From isolation to socialisation – are you ready?
Since the beginning of the COVID-19 pandemic, we have all had to adapt to the isolation we’ve experienced during lockdown. Renza Scibilia, diabetes advocate and author of Diabetogenic, living with type 1 diabetes in Australia, has regularly shared her experiences throughout. For Renza, isolation has brought some positives, with the restrictions allowing her to better foresee and plan her days, giving her more control of her diabetes and finding a good daily balance.
With many countries now starting to emerge from lockdown, for most people the possibility of getting out into the world again seems exciting, but people with diabetes are still in the “high risk” category for COVID-19.
“I really hate feeling vulnerable. And that is exactly how I feel right now” explained Renza.
Maybe this sounds familiar to you? Even though infection rates are
falling, unfortunately the risk of contracting COVID-19 hasn’t gone
away. Easing of restrictions are a sign of progress but, as it becomes
possible for people to go out and socialise (in some way), it remains
important to remember to take care and follow all the necessary
precautions according to your local government guidance.
Helping you feel confident and safe when starting to socialise again
You may find that socialising in the current situation can make you feel anxious and nervous, but hopefully the following tips can help you to be confident that you’re doing all you can to stay safe.
- It is always important to take care of yourself and your diabetes first. There is growing evidence that good blood sugar control reduces the risk of severe complications from COVID-19. You should always continue to follow the local health advice during the pandemic, e.g. regularly wash your hands, maintain social distancing, and look after your physical health and mental wellbeing.
- If and when you do feel like going out to a restaurant or café, or socialising in another public place, choose somewhere that you know well where you know people are taking the right precautions in terms of cleaning and hygiene. Sticking to places you trust will help gain your confidence in going out.
- If you’re less confident about going out and meeting in person, keep up with other forms of socialising like calling a friend while enjoying a good cup of coffee/tea and enjoy catching up in this way – this is still a great way to stay connected with friends and family.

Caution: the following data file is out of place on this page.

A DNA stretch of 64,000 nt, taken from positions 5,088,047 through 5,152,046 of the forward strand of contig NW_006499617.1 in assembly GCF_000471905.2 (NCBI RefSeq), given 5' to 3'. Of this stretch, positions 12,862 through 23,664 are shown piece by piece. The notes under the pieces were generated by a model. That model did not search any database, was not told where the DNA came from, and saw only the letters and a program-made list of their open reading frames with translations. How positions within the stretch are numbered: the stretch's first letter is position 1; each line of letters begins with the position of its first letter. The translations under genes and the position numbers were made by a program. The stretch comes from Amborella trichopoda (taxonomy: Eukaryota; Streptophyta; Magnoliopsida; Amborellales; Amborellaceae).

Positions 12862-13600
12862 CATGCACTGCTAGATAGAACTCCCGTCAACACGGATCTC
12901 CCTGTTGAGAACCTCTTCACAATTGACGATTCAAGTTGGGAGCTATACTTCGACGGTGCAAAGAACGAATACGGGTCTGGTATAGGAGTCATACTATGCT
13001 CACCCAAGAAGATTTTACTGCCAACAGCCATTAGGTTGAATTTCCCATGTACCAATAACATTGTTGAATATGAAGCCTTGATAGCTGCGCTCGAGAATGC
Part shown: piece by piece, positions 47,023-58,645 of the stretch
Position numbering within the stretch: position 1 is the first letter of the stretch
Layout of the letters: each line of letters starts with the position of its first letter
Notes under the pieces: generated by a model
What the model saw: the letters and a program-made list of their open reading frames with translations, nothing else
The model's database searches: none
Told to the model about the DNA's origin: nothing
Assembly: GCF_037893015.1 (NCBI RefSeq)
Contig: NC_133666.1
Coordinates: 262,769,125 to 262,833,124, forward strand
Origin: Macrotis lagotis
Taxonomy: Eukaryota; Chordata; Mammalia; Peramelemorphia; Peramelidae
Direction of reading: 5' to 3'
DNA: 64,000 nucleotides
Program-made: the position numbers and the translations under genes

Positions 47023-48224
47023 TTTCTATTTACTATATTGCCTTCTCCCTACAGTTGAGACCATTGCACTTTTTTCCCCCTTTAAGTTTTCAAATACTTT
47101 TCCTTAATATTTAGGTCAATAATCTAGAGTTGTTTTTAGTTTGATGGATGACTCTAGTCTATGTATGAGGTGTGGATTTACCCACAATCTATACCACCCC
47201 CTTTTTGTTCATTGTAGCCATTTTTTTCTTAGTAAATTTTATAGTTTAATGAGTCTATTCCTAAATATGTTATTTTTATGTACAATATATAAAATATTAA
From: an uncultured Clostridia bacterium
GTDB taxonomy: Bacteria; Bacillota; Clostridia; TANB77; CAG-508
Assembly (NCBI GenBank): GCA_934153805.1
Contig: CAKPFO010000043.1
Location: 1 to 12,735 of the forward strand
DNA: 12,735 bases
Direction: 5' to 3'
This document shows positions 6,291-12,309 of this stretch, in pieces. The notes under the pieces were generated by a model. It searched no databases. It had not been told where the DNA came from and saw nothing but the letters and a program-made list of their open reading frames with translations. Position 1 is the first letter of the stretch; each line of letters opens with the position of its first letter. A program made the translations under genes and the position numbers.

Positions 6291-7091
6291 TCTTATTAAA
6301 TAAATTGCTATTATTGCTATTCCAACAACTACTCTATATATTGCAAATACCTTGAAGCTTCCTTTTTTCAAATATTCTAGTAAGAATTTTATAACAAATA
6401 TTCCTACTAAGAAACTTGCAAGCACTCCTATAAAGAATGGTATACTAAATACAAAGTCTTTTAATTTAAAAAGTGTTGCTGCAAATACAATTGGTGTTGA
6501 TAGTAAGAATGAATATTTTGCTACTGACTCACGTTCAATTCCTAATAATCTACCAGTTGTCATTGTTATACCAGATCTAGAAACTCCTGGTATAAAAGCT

- Try connecting with other people living with diabetes online through social media groups and blogs. This should give you a chance to understand what others are going through and can help you form balanced decisions and put your feelings into perspective.
- As your routine evolves, make sure it’s sustainable. Don’t do
too much too soon or you may find that you’re too tired to enjoy
“The idea of everything opening up, even slowly, makes me feel a bit anxious being in the most at risk group. I feel frustrated, angry and scared … and not ready or confident to leave the house yet. It affects my mental wellbeing and this is tough for so many people right now”, says Renza.
Many people living with diabetes are feeling scared and anxious during this time – you are not alone. Sharing your feelings with your family and friends will help them better understand your personal choices around socialising and the need for them to respect your boundaries and decisions.
Hopefully, in time you will be able to find a balanced ‘new normal’
that you’re happy with and there’s plenty of other support on feeling
with stress and the emotional
challenges with lockdown restrictions easing available for you
to read too.
If you are having difficulties in controlling your blood sugar levels, it’s important to speak to your doctor or nurse. They can offer tips and advice, or they may need to adjust your medication(s).
This is general disease awareness and should not be understood as medical advice. If you experience symptoms of COVID-19 or have questions, doubts or concerns, you should contact your doctor. Always follow the advice of local authorities.